RENEE MONTAGNE, host:
And 20,000 flight attendants for Delta Airlines finish voting tomorrow, on whether to form a union. Delta is one of the last carriers that is largely non-unionized, and a victory by the union would be one of the biggest for the labor movement in decades. NPR's Jim Zarroli reports.
JIM ZARROLI: During her many years at Delta, flight attendant Candy Bruton has never been part of a union and she says she's never missed it. Delta, she says, is the kind of place where management and labor can talk openly and freely to each other.
Ms. CANDY BRUTON (Flight Attendant): And through my 39 years, we have actually done that time and time and time again so I don't see any reason to have to pay someone to negotiate for me and create an atmosphere that is us against them.
ZARROLI: Such is the image that Delta has long courted. Headquartered in Atlanta, Delta got its start as a crop-dusting operation in the deep South. And it has long had a kind of southern wariness toward unions. Although pilots are unionized, efforts to organize the airline's other workers have mostly come up short. Then this year, came Delta's big merger with Northwest.
Mr. STEVE GORDON (International Association of Machinists and Aerospace Workers): Are we ready to vote?
ZARROLI: Steve Gordon, of the International Association of Machinists and Aerospace Workers, spoke about the merger at a rally in Atlanta last month.
Mr. GORDON: Shortly after its merger was completed, Delta dubbed itself as the one great airline, and we're really not one great airline yet.
ZARROLI: The merger brought Delta together with an airline that has a long history of strained relations with its unions, says David Gregory, professor of law at St. John's University in New York.
Professor DAVID GREGORY (Law Professor, St. John's University): Their labor relations were very, very acrimonious. And so you have one of the most militant union blocs now coming into one of the most culturally wary of union blocs.
ZARROLI: The pro-union forces have reason for optimism, thanks to a regulatory change approved earlier this year by the National Mediation Board. As a result of that change, unions trying to organize an airline's employees only have to win a majority of everyone who votes. In the past, they had to win a majority of all workers, and because so many workers never showed up to vote, Gregory says that was a lot harder to pull off.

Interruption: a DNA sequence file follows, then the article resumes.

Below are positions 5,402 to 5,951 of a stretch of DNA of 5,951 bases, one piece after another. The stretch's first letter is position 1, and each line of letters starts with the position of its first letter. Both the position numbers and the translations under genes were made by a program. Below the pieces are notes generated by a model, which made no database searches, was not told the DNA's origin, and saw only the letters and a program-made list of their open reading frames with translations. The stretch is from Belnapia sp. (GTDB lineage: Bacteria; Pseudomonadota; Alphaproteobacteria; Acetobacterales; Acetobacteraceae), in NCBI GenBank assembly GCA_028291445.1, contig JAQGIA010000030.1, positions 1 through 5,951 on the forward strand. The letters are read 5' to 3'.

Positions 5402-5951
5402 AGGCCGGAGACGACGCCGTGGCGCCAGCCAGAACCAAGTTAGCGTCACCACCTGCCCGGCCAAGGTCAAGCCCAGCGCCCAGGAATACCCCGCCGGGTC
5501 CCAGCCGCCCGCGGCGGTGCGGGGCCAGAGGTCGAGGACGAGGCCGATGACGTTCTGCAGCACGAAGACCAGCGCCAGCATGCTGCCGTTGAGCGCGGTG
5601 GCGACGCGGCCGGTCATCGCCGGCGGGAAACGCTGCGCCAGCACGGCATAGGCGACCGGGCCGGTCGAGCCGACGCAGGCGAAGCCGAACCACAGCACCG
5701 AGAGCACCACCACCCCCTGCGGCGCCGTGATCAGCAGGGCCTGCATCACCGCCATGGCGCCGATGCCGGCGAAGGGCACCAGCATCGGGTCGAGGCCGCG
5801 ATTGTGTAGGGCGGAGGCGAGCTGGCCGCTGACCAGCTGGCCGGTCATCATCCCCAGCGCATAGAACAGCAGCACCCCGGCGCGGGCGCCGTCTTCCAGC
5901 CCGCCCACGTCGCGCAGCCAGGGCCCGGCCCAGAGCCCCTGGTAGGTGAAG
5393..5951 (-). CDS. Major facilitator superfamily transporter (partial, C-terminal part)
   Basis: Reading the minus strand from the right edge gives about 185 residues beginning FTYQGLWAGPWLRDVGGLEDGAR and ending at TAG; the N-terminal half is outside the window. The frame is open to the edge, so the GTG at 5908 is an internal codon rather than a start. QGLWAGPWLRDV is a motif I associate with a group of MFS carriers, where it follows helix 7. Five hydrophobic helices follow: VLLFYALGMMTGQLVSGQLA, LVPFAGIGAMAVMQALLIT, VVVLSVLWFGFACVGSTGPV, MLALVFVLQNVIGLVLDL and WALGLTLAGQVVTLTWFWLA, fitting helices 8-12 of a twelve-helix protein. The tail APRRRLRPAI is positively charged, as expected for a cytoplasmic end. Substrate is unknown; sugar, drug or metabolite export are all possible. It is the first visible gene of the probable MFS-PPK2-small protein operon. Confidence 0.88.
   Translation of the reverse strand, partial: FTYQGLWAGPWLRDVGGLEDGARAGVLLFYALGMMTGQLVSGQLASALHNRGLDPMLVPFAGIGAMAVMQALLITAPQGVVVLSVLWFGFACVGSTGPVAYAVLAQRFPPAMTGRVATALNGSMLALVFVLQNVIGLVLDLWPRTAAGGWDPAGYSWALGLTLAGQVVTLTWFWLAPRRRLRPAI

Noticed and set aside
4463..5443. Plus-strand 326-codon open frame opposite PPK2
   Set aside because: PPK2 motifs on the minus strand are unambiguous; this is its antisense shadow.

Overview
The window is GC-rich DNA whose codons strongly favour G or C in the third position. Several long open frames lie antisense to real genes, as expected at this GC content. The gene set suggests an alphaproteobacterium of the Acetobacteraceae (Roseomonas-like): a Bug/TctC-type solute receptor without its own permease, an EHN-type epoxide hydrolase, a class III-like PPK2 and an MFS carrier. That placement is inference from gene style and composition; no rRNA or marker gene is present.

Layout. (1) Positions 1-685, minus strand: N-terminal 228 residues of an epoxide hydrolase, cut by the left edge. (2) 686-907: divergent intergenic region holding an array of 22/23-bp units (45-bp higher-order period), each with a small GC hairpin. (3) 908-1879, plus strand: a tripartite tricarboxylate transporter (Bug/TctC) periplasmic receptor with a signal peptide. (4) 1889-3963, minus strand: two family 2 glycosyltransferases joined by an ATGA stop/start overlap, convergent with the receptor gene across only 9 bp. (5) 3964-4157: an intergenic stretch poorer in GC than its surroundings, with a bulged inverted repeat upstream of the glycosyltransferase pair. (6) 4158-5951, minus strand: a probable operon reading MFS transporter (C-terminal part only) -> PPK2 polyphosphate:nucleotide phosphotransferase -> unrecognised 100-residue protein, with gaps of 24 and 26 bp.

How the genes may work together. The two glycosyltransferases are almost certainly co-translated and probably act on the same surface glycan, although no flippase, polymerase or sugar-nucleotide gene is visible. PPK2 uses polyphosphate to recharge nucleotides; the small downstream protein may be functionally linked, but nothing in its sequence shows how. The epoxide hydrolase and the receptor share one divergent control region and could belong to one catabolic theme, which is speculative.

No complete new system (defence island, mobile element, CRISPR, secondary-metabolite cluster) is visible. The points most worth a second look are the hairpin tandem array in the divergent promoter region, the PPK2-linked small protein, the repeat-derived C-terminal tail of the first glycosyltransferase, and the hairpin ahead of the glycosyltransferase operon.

Prof. GREGORY: So the union had a real, real tough road ahead of it. And now, with the new changes and the rules, the folks who don't show up simply aren't counted and the result is based on the majority of the folks who do vote.
ZARROLI: Still, company officials are doing what they can to turn back the tide. Delta spokesman Gina Laughlin says this isn't about money. Delta employees already earn a bit more than the industry average.
Ms. GINA LAUGHLIN (Delta spokesman): This is about an 80-year history and track record here at this airline, of our leaders and our employees working directly together. We think that works best. We would hate to lose that for our people and for our company.
ZARROLI: But the past few years have been brutal for airline workers and many Delta employees seem no longer willing to give management the benefit of the doubt. Atlanta-based reservations agent Cecilene Clark, who's voting for the union, says the issue for her is job security.
Ms. CECILENE CLARK (Reservations Agent, Delta Airlines): We would all like to know that we are able to live, maintain, and take care of our families. And I'd like to know that I am guaranteed a job. No one wants to hurt the company. We all would like to know that we have a job to come to so we can survive.
ZARROLI: The question now, is how many Delta employees share that sentiment. Delta officials insist that they want to preserve the airline's unique culture, but the merger with Northwest and the weak job market are testing whether that's still feasible.
Jim Zarroli, NPR News.
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